"Reducing greenhouse gas emissions into the atmosphere in order to keep global warming under 1.5ºC or 2ºC could reduce the likelihood" of widespread drought, researchers concluded.
In a new study that adds to the lengthy and ever-growing list of potential consequences of global climate inaction, scientists warn that around a quarter of the Earth could end up in a permanent state of drought if the planet warms by two degrees Celsius by 2050.
"Our research predicts that aridification would emerge over about 20-30 percent of the world's land surface by the time the global mean temperature change reaches 2ºC," saidManoj Joshi, one of lead researchers of the study, which was published on Monday in the journal Nature.
Scientists have for years linked widespread and more intense droughts to human-caused climate change. The only way to avoid these conditions is to limit global warming to 1.5ºC, Joshi concluded.
"Our research predicts that aridification would emerge over about 20-30 percent of the world’s land surface by the time the global mean temperature change reaches 2ºC," said Manoj Joshi, one of lead researchers of the study. (Photo: Joshua Tree National Park/Flickr/cc)
"The world has already warmed by 1ºC," added Dr. Su-Jong Jeong, a researcher from China's Southern University of Science and Technology. "But by reducing greenhouse gas emissions into the atmosphere in order to keep global warming under 1.5ºC or 2ºC could reduce the likelihood of significant aridification emerging in many parts of the world," including Central America, Southern Europe, Southern Africa, Southern Australia, and Southeast Asia—home to more than 20 percent of the world's population.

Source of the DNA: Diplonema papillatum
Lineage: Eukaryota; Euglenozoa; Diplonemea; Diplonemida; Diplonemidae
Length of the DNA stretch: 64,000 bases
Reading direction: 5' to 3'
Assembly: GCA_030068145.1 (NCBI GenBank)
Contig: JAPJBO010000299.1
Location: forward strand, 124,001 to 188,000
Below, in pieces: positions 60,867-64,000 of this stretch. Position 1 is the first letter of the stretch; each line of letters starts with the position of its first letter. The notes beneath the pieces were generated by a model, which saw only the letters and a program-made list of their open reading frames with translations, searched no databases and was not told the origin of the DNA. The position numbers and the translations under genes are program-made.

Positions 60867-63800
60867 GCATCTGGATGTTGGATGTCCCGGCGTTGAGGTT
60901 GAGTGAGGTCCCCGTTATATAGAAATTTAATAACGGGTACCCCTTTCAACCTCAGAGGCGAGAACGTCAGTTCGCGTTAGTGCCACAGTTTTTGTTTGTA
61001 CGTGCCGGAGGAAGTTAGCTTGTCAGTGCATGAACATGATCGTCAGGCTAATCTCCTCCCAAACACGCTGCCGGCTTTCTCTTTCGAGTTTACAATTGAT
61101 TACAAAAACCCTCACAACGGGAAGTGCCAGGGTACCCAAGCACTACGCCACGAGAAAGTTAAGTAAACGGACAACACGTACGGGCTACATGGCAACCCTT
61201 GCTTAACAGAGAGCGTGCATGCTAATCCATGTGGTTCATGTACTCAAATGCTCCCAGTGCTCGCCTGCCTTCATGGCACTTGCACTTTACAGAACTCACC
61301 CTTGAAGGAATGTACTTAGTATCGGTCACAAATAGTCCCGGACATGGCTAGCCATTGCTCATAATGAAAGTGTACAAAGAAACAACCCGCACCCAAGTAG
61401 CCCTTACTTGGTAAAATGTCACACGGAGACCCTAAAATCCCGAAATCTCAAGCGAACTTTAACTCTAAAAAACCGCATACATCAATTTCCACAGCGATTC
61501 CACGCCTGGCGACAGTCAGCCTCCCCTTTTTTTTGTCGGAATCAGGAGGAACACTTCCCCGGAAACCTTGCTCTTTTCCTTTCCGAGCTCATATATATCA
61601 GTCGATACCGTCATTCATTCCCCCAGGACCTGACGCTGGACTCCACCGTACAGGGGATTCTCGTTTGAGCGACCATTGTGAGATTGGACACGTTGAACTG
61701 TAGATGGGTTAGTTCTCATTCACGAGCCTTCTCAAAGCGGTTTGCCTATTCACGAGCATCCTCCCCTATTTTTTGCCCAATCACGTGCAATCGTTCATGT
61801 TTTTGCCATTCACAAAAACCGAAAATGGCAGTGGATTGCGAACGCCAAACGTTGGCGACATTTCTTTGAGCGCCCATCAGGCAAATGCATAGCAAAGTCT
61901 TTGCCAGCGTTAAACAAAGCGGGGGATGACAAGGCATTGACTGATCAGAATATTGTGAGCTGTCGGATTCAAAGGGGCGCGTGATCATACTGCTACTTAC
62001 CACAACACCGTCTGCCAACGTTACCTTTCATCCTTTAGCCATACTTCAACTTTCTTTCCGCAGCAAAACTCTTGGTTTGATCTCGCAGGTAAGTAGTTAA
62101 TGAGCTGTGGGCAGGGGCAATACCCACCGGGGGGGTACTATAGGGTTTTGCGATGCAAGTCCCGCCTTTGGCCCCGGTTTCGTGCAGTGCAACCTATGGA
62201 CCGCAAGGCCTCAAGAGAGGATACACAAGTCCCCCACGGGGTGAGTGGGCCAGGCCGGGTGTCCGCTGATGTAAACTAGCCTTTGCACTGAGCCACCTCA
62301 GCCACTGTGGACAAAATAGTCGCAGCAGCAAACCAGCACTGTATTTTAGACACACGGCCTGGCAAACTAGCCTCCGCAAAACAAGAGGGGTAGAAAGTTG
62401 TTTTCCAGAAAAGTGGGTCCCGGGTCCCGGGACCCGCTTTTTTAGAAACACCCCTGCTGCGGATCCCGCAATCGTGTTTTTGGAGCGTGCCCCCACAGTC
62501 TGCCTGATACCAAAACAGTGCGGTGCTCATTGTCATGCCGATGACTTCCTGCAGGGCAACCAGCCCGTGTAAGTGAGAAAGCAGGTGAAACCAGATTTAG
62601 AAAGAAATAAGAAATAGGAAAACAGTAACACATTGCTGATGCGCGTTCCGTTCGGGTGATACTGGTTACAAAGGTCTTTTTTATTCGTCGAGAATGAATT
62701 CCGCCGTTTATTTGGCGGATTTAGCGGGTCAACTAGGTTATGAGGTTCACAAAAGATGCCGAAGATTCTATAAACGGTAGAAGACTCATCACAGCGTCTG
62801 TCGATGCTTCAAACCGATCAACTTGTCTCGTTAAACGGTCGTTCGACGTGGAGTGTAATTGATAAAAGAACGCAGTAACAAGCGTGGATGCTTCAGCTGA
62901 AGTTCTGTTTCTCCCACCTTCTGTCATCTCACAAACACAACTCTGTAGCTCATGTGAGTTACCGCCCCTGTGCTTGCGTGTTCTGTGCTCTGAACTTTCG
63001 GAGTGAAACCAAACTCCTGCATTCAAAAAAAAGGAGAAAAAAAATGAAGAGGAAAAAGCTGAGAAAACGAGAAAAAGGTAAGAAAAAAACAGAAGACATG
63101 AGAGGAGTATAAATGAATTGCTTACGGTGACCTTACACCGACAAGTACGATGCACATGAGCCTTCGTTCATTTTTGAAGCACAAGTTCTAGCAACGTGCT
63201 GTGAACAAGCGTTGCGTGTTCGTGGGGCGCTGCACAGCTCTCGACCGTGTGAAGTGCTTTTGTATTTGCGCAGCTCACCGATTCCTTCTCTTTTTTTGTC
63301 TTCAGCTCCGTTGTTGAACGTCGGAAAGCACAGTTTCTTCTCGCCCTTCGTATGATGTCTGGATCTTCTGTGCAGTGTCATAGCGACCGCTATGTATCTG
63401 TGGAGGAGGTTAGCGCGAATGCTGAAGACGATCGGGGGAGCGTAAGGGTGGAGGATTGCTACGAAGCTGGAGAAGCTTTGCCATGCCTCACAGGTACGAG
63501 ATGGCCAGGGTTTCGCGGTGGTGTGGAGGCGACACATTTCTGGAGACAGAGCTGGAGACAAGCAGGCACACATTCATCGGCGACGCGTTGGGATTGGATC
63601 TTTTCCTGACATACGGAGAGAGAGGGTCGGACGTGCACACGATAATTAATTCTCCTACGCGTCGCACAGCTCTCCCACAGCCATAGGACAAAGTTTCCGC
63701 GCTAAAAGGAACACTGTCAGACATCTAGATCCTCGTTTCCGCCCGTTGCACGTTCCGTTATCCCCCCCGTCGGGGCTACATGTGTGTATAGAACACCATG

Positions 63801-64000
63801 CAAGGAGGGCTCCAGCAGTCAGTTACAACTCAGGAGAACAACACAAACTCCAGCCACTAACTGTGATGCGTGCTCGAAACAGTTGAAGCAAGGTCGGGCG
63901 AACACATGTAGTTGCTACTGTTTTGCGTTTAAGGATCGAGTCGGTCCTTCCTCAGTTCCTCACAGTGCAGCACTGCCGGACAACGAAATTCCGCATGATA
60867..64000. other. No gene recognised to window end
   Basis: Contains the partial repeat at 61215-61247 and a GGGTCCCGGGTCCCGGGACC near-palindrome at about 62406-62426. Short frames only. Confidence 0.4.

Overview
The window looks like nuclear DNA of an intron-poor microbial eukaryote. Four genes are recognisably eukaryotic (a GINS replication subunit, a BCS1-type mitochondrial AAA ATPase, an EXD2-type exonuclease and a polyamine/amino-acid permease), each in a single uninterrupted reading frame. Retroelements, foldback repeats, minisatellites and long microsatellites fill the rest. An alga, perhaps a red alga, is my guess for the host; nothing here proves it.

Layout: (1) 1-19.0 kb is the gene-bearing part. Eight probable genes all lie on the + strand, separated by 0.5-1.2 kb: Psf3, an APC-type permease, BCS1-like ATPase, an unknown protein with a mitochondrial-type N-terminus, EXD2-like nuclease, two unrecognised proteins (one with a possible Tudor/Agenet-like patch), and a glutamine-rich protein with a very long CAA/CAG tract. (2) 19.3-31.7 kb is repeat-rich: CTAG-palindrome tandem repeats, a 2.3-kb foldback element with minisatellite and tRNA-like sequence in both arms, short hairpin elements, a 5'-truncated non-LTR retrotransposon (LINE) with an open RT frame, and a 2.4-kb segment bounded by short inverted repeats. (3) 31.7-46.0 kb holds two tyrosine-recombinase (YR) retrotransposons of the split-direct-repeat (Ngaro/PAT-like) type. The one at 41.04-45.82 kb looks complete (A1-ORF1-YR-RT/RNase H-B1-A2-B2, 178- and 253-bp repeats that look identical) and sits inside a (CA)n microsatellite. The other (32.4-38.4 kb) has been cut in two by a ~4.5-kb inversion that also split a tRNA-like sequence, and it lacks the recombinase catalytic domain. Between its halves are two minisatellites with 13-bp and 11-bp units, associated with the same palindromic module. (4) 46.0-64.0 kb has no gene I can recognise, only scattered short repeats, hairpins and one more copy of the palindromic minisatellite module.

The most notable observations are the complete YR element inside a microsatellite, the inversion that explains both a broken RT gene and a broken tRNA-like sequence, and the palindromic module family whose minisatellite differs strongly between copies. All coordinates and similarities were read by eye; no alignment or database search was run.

Though the Paris climate accord has long been criticized by environmentalists and researchers as wholly inadequate to the task of confronting the climate crisis already wreaking havoc across the globe, the agreement's central objective is keeping average global temperatures from rising 2°C by the end of the century. Meeting that mark by taking "early action" would substantially "constrain" the spread of drought, the study concluded.
The problem, of course, is that the world's second-largest emitter of carbon—the United States—has, under the leadership of President Donald Trump, withdrawn from the Paris accord and begun to move in the opposite direction that scientists have recommended. During his first year in office, Trump has moved at a rapid pace to gut even the most basic environmental protections put in place by the Obama administration and has shown little sign of slowing down.
Trump also appeared to indicate that he wouldn't mind a perpetually warming planet last week, when he tweeted that the U.S. "could use a little bit of that good old global warming" to combat the cold weather currently gripping eastern states.
"Please let someone preserve this tweet forever so that future generations at least know why the American government didn’t take action to deal with the climate change crisis that now afflicts them," concluded David Sirota of the International Business Times.